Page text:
“Would you mind if I join in?” They did notice Anaya’s smile though, the druid beaming as she scooted slightly closer. “I wouldn’t mind telling some facts and stories myself if we’re doing a big faith sharing.”
“Well sure! You feelin’ up to sharin’ too, Paladin Misha?”
Michael paused, then tried to think of what they actually knew about the Faith of Light. “…I accept these conditions, though I would prefer to warn you that I am not an especially good paladin of light.”
Their admission earned more laughter, for some reason–either the Vlahos family in particular or Sollamavans in general had a very strange sense of humor–but they didn’t particularly mind it. As for the discussion, Cybelle and Polina did prove to be decent teachers, explaining the historical context of the faith, its growth, its status as a faith essentially “under” the umbrella of the Faith of Light, and the rituals that grew as a result, such as candles lit during prayers to embody the warmth of home and hearth connecting to their god above, as well as private confessions made between the penitent and anonymous clerics to allow for judgment unbiased by position and power.
The faith did not encourage the full cutting of ties like others–such as the Faith of Purity–encouraged, but instead emphasized the recognizing of biases so they may be removed or countered. The pursuit of knowledge was also emphasized as important, as was the swiftness of decisions made; hesitation was to be overcome, and choices were meant to be made with confidence. Decisive yet informed; decisions made in ignorance were irresponsible, hesitation when facts were known was cowardly, yet acting in haste was negative as well.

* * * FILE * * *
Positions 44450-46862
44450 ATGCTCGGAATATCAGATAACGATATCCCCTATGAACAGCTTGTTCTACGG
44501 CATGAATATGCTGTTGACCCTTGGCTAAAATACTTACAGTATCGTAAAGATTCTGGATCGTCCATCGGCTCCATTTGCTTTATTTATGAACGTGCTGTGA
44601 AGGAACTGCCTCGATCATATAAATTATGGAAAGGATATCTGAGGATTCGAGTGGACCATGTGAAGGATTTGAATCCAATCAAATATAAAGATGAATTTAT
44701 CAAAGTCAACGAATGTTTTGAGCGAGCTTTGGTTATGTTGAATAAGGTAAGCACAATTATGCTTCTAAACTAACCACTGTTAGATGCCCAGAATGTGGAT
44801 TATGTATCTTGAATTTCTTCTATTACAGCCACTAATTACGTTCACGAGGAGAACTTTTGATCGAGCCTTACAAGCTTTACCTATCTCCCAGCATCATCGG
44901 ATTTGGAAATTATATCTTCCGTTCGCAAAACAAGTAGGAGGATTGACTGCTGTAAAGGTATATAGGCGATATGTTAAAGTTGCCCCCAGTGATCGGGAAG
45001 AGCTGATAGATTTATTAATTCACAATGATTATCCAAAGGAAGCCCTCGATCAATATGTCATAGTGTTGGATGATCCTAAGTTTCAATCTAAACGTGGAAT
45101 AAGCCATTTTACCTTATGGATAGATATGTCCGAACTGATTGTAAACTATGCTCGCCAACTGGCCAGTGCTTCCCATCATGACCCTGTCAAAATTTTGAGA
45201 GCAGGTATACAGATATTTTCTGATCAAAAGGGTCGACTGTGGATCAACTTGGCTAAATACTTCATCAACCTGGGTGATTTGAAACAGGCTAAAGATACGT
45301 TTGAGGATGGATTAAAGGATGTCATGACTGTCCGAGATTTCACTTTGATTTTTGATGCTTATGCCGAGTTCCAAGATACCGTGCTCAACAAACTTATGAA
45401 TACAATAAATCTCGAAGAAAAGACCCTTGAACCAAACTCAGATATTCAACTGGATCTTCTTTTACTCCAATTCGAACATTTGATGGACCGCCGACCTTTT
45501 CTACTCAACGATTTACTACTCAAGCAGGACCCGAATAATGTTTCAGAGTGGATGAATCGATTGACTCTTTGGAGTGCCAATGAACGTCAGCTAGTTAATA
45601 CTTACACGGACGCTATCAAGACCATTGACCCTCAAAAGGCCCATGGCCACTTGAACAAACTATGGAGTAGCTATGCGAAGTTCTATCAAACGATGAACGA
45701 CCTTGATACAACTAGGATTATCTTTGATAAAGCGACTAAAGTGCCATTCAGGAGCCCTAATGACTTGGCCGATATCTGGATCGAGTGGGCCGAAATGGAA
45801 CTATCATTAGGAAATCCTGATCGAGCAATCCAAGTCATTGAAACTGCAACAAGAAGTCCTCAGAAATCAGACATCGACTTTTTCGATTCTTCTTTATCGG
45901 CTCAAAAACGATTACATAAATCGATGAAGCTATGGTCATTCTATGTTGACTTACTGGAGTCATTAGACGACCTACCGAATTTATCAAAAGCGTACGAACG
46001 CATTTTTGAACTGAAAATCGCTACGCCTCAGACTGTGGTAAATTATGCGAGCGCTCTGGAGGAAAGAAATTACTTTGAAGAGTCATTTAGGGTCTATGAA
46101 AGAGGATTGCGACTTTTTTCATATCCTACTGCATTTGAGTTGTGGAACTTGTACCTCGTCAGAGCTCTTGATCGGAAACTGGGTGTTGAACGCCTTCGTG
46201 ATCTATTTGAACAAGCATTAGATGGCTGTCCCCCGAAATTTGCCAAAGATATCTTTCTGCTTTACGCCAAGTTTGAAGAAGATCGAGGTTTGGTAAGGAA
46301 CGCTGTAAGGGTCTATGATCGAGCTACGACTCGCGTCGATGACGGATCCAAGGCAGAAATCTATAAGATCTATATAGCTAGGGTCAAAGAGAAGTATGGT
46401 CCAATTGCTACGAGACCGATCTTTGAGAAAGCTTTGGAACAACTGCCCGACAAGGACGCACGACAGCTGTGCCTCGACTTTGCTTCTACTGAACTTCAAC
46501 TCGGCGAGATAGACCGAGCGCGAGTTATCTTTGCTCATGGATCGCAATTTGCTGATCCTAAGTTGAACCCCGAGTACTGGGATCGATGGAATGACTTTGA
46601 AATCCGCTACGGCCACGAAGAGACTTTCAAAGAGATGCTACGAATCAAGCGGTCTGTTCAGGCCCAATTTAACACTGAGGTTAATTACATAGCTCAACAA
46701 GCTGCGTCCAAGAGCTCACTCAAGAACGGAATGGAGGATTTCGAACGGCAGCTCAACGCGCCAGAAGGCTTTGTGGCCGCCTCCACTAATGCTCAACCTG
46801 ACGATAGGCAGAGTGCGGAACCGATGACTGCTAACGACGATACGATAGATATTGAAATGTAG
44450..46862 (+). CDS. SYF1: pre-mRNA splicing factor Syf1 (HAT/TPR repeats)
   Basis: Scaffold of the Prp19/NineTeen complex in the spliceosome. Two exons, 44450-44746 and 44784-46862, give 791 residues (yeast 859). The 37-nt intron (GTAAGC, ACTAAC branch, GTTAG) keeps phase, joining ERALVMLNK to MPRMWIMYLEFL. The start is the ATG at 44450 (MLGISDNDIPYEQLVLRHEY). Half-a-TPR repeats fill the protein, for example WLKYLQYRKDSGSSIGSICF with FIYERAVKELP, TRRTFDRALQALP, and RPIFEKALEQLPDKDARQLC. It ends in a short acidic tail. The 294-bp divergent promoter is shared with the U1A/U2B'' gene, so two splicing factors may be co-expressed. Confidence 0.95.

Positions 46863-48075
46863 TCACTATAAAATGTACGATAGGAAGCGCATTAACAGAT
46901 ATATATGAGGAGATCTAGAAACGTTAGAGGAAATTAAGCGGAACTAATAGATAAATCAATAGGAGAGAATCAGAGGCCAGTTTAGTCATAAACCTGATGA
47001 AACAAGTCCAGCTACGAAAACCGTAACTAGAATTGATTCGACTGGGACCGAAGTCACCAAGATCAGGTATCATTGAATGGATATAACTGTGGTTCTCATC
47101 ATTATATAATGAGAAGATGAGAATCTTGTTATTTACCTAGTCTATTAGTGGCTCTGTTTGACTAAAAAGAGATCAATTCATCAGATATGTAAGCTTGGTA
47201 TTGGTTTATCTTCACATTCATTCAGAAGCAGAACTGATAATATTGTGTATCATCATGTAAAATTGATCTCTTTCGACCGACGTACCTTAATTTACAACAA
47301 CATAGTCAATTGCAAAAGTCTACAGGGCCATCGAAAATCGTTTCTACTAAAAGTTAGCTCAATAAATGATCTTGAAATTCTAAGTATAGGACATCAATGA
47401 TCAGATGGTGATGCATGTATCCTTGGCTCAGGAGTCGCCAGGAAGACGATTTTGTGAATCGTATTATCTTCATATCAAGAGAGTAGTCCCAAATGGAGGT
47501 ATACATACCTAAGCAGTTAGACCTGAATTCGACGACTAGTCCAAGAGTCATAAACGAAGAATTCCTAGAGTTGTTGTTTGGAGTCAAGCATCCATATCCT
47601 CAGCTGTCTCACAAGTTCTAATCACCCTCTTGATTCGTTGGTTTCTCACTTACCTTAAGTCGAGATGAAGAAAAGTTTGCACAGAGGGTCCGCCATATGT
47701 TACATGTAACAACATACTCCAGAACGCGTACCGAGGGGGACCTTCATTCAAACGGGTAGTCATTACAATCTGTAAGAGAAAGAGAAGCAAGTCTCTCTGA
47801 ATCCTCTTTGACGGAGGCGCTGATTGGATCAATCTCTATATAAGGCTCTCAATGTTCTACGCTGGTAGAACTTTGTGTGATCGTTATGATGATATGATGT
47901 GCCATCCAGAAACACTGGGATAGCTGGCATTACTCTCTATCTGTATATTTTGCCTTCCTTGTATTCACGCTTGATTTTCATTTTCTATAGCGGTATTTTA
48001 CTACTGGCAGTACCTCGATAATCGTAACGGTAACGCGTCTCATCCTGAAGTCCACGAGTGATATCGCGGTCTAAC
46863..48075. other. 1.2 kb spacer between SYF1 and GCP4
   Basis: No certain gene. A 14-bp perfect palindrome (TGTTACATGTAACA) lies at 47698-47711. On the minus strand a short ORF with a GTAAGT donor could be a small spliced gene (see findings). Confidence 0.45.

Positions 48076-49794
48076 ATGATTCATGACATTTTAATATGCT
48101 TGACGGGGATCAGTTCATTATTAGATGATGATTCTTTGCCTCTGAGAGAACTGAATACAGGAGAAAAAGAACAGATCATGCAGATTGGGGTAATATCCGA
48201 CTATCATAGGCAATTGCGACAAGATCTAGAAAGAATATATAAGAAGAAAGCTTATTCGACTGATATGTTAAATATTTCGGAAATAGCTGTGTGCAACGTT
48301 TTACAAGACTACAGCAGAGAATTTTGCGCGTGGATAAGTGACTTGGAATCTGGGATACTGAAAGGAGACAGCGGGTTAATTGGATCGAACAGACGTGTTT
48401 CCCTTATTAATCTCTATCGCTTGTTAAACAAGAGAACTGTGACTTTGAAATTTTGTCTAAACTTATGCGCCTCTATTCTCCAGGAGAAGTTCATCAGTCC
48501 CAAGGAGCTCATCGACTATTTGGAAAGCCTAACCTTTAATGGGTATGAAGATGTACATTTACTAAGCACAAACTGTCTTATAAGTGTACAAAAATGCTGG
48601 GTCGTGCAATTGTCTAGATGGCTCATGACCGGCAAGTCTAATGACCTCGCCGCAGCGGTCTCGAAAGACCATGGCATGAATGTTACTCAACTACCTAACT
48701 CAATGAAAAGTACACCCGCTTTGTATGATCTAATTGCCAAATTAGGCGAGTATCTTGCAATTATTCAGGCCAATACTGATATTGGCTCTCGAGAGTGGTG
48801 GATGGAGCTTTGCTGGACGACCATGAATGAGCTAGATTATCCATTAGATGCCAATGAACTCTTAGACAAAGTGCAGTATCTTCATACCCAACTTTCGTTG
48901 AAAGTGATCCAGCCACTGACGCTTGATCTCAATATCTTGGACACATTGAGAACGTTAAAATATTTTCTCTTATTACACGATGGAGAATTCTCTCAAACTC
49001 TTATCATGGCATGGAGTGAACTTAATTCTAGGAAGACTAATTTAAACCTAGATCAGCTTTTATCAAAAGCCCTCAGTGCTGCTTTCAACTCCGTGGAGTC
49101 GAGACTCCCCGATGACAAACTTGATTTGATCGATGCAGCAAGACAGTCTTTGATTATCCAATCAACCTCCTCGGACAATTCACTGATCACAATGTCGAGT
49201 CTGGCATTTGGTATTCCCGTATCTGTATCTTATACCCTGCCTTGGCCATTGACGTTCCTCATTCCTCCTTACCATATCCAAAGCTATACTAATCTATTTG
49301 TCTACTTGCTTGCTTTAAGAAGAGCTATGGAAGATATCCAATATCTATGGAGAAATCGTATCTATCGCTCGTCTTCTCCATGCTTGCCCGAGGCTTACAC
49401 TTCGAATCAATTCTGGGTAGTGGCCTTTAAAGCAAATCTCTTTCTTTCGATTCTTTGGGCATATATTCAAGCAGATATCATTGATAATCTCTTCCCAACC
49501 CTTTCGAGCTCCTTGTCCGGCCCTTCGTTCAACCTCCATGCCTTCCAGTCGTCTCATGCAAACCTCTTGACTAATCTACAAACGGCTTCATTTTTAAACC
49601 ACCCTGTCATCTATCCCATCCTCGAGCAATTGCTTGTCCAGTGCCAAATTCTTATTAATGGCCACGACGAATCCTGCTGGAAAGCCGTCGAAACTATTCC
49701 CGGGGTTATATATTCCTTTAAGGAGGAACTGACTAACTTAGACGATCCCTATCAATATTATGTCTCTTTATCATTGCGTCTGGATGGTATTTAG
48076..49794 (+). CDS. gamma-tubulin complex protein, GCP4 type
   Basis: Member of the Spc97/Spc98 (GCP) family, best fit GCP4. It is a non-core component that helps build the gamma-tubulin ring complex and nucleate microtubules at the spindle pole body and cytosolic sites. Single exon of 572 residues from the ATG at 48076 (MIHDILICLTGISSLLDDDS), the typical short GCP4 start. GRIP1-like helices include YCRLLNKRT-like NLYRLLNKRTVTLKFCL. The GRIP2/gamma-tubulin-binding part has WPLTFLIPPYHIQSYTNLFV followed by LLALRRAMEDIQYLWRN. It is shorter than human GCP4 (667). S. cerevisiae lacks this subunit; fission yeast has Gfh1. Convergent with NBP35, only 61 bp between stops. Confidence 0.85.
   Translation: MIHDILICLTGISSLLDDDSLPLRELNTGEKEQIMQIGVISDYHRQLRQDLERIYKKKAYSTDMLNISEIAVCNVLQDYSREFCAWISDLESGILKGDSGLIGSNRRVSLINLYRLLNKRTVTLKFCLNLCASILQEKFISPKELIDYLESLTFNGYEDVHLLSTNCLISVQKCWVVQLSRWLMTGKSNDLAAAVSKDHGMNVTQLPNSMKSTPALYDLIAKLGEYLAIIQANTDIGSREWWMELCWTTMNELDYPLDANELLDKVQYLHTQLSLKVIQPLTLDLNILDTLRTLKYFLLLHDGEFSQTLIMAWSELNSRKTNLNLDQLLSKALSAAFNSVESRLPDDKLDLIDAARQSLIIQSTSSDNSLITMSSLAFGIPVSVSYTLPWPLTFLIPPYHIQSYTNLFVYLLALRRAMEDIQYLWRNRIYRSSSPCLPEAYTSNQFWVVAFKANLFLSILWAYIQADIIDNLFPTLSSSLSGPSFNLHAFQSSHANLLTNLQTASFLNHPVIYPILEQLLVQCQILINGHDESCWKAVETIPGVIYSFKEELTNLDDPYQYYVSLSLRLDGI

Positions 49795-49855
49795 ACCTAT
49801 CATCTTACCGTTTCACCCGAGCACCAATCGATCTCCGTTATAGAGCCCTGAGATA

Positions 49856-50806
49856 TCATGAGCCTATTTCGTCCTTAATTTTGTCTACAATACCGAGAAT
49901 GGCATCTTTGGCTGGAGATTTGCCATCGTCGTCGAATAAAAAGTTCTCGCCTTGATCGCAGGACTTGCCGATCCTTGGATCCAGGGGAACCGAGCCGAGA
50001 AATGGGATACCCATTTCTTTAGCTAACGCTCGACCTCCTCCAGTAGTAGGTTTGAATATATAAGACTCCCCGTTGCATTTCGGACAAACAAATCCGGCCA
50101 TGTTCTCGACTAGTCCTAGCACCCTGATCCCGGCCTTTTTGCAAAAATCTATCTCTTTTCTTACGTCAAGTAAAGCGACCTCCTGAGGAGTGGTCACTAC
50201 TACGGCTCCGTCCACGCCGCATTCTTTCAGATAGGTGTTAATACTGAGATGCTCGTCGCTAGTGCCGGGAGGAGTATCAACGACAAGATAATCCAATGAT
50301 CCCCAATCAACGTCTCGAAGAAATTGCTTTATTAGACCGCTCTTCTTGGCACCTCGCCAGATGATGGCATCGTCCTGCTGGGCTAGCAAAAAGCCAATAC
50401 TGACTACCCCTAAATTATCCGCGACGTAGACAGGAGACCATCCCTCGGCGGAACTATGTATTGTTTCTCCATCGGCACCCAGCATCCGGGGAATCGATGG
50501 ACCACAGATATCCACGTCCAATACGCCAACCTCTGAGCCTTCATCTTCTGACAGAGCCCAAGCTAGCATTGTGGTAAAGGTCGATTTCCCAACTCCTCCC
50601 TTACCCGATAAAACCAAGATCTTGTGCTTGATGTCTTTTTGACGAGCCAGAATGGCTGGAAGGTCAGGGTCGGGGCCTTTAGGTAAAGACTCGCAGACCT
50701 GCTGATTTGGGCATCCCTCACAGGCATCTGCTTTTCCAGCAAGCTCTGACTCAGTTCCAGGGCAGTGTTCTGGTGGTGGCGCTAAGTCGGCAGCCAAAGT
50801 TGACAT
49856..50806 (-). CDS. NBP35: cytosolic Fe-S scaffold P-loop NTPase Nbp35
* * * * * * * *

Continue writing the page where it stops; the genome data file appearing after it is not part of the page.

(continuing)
A balance of confidence, wisdom, and patience were all required to act with righteousness; a difficult balance to strike for any mortal, though Michael could certainly understand it as a goal to strive for, and those who achieved such a balance in one life were said to be reborn not merely as mortals, but as those destined to be known as legends. There were also some smaller ceremonies that directly invoked the virtues of Michael and their siblings to bolster courage, encourage prudence, so on, which Michael did feel somewhat flattered by, even if they couldn’t say why.